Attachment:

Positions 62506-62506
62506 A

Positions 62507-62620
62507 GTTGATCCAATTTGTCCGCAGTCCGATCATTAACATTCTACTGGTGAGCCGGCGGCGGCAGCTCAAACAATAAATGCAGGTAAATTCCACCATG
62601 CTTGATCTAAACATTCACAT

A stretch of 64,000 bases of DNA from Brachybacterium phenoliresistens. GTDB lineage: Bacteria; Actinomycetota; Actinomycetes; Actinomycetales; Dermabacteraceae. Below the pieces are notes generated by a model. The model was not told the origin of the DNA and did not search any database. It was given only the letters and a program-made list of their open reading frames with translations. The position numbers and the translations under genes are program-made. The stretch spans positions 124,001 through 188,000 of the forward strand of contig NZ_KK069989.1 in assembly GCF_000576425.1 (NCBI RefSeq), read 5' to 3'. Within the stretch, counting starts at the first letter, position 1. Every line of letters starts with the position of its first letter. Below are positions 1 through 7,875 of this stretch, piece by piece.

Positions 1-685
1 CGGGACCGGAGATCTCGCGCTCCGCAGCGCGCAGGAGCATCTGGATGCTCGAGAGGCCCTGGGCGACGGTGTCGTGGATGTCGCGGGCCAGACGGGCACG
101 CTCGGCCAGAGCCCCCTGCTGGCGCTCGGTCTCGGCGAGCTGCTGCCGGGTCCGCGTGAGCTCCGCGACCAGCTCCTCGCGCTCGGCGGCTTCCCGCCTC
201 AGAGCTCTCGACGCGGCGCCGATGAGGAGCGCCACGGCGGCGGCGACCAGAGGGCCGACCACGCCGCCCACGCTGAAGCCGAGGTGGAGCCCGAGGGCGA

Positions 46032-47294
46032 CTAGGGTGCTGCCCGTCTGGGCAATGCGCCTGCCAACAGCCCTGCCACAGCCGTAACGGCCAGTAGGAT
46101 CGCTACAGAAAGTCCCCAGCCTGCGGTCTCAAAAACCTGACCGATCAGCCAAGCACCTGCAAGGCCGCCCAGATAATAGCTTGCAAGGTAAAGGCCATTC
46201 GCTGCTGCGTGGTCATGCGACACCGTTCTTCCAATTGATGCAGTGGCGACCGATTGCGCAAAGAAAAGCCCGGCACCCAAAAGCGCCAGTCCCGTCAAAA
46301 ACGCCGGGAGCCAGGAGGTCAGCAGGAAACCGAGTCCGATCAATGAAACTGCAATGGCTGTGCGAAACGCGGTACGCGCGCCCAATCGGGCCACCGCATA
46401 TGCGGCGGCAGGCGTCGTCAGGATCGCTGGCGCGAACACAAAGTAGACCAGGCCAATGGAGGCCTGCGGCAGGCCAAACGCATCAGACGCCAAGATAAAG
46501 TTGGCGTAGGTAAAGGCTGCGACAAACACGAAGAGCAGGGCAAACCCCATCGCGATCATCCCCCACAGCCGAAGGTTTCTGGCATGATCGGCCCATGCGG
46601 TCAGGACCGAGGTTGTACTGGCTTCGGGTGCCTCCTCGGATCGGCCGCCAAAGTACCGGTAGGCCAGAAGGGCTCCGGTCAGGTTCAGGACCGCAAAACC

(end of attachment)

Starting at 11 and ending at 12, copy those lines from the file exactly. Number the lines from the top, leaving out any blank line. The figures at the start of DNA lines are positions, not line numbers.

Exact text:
Positions 46032-47294
46032 CTAGGGTGCTGCCCGTCTGGGCAATGCGCCTGCCAACAGCCCTGCCACAGCCGTAACGGCCAGTAGGAT